With stronger regulation, the Celsius situation might have played out differently. Its model was essentially to take user deposits and use them for risky and illiquid investments, and users enjoyed high interest rates in return. Celsius was essentially acting as a bank, without the regulatory protections or FDIC insurance.
“Prudential regulation, such as those applying to banks, would almost certainly have prevented many of the problems in our sector,” Caitlin Long, CEO of depository institution Custodia Bank, said in an interview. “Prudential capital requirements, investment restrictions, background checks on all executives, annual supervisory exams — all those things don’t apply to the crypto industry. They do apply to banks though.”
This kind of regulatory overhaul isn’t likely to come anytime soon, however. That’s why venture capitalists and ordinary investors alike should push companies for greater transparency and accountability, demanding audits and disclosures about lending practices and capital reserves. When crypto prices were sky-high, few took a hard look at these companies’ business practices.
The same was true with the stablecoin UST. When the market was strong, few publicly pointed out what are now obvious red flags, and those who did risked being shouted down by crypto enthusiasts on social media. Now, UST’s dramatic collapse may well hasten stablecoin regulation in the United States.
There are widespread concerns that some of the leading stablecoins are not nearly as stable as they claim to be. The fear is that if investors decided en masse to redeem their coins for the US dollars that supposedly back them, the stablecoin issuer would not have enough cash on hand to fulfill these orders. US lawmakers were reportedly closing in on a bipartisan deal to regulate stablecoins, but consideration for the bill has been delayed until after August. The bill, which is not yet public, would treat stablecoin issuers more like banks and subject them to federal supervision. It would also include strict requirements for the assets that back a stablecoin.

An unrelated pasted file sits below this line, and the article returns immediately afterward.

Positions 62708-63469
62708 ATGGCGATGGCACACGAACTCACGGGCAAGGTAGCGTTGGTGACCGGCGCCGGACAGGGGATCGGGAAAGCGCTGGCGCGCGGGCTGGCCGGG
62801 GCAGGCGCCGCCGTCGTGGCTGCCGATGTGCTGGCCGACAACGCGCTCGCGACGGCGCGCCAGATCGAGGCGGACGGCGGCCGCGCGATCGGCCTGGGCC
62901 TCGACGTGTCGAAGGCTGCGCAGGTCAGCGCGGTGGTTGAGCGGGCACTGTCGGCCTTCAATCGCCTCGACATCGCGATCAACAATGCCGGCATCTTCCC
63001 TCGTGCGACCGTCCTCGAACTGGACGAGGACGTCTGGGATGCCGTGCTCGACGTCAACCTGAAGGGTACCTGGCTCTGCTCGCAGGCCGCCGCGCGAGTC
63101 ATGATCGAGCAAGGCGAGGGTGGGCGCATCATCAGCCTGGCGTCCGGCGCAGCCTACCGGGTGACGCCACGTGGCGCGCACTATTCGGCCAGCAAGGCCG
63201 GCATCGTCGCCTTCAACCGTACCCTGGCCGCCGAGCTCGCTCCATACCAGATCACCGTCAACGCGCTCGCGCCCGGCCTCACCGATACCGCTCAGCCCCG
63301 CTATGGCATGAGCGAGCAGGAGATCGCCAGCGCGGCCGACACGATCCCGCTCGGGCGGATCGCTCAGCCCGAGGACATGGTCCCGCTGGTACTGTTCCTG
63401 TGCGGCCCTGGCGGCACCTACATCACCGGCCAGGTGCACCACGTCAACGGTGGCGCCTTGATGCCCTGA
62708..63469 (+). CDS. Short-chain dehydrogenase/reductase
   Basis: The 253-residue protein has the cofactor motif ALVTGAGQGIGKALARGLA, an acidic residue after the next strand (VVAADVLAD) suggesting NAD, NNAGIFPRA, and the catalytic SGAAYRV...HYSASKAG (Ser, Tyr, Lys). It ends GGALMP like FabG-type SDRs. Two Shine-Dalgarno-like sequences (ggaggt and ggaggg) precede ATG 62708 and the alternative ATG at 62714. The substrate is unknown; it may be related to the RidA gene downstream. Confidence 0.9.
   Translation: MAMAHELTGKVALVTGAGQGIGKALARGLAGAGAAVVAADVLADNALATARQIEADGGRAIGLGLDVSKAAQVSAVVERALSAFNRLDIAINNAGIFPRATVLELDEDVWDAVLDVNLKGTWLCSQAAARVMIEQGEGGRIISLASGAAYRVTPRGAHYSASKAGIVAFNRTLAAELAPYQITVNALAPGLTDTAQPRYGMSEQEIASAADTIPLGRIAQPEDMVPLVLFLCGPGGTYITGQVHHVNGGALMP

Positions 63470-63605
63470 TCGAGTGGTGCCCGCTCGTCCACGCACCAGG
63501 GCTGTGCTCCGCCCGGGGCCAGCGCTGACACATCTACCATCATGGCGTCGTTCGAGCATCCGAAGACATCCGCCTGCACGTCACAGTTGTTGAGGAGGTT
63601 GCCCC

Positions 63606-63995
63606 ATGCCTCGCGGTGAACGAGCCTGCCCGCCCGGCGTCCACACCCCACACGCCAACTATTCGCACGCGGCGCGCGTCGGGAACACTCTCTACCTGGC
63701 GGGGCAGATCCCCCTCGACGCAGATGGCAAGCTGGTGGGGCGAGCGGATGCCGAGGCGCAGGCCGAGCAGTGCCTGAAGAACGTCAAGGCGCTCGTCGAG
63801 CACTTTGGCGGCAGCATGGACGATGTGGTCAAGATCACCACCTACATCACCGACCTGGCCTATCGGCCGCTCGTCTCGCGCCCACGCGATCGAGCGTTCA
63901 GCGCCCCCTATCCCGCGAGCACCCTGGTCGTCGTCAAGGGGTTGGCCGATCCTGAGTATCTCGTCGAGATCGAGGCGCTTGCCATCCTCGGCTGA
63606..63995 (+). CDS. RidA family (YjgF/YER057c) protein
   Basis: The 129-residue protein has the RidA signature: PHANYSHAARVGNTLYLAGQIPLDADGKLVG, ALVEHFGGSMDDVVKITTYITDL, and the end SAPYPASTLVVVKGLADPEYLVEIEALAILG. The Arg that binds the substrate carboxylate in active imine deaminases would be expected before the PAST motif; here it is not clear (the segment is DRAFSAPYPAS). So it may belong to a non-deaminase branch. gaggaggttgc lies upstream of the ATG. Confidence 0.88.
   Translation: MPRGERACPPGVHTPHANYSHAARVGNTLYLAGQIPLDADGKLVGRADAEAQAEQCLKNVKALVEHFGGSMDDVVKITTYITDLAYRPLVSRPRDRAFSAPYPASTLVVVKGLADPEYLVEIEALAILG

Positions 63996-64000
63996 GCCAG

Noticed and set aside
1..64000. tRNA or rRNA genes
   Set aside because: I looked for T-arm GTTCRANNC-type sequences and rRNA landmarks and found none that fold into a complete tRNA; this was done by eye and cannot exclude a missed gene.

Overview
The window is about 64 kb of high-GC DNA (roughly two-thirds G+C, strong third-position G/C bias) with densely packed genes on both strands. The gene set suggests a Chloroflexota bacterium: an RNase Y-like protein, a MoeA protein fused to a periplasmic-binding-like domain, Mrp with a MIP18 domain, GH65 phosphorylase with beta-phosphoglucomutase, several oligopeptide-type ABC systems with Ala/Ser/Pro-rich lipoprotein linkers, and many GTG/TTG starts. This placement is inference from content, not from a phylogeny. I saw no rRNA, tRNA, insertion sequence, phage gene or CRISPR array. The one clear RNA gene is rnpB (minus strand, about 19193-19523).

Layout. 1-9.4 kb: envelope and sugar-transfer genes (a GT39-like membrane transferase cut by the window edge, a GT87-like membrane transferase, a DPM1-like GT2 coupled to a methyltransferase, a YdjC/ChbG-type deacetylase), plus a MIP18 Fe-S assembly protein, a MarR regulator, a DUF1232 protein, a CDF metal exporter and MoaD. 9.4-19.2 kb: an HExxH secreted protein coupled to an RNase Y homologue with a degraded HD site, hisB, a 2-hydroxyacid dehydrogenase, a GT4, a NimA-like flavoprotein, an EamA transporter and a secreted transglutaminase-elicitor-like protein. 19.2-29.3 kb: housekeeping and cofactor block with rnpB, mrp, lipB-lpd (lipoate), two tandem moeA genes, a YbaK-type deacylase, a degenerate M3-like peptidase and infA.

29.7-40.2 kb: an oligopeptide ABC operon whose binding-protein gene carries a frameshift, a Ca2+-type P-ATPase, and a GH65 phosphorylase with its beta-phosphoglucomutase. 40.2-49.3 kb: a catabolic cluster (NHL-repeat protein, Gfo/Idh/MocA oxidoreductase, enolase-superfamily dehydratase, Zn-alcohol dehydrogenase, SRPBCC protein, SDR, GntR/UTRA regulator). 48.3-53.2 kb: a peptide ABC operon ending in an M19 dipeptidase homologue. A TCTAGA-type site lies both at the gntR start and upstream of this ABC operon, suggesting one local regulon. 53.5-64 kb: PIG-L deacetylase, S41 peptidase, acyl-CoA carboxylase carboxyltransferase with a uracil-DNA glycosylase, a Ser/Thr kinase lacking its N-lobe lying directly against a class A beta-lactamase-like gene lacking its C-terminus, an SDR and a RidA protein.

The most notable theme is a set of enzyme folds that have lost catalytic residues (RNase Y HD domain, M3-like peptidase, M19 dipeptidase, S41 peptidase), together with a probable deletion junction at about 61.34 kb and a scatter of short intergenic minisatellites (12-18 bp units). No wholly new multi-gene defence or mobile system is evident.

Another bill by Sens. Cynthia Lummis and Kirsten Gillibrand aims to bring more regulatory clarity overall by creating a standard for deciding which digital assets are commodities and which are securities. That would help clarify which assets are regulated by the Commodity Futures Trading Commission vs. the Securities and Exchange Commission.